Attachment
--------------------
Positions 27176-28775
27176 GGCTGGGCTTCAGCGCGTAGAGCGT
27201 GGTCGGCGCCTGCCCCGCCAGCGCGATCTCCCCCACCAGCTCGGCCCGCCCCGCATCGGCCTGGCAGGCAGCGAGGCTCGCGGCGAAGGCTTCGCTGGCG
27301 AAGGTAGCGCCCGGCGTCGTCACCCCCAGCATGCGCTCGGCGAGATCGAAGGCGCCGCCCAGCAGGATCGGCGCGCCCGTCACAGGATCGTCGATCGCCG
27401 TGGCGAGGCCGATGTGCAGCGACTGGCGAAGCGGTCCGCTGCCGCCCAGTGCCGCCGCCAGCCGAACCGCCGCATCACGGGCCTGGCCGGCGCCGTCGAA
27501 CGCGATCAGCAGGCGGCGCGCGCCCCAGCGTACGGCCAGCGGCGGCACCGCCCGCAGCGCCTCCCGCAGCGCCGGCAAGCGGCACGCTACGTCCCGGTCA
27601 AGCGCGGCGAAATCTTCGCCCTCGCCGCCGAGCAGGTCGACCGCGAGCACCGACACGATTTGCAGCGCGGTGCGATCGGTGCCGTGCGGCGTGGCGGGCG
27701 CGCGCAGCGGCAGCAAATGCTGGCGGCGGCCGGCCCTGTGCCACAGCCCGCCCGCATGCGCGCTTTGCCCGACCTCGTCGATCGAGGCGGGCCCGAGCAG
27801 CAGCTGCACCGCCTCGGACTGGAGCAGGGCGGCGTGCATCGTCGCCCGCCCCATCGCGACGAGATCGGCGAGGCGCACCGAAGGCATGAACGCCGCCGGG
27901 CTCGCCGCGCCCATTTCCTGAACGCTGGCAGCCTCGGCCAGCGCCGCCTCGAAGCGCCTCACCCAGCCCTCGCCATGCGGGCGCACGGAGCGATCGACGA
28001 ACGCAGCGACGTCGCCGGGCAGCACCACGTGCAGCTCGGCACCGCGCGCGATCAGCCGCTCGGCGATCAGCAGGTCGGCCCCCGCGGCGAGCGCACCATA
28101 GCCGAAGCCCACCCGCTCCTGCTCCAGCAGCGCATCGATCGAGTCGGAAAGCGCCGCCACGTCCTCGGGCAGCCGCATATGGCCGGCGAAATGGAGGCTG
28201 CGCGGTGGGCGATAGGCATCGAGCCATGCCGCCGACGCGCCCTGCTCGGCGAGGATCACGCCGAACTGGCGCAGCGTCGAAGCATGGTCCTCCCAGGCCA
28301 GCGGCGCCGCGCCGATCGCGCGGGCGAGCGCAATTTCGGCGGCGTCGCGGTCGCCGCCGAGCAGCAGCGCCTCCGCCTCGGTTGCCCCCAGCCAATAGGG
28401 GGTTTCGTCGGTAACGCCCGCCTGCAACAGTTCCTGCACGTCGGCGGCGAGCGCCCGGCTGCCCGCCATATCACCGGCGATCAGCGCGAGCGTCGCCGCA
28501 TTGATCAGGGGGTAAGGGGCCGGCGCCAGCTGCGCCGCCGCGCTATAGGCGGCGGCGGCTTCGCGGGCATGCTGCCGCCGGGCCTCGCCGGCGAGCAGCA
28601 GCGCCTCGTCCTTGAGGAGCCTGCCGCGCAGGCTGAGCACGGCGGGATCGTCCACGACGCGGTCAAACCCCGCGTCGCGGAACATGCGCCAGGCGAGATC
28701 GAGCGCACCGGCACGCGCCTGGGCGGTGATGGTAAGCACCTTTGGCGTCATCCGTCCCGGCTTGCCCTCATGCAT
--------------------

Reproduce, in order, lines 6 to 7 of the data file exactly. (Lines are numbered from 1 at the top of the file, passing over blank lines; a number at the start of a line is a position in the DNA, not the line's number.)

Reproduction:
27501 CGCGATCAGCAGGCGGCGCGCGCCCCAGCGTACGGCCAGCGGCGGCACCGCCCGCAGCGCCTCCCGCAGCGCCGGCAAGCGGCACGCTACGTCCCGGTCA
27601 AGCGCGGCGAAATCTTCGCCCTCGCCGCCGAGCAGGTCGACCGCGAGCACCGACACGATTTGCAGCGCGGTGCGATCGGTGCCGTGCGGCGTGGCGGGCG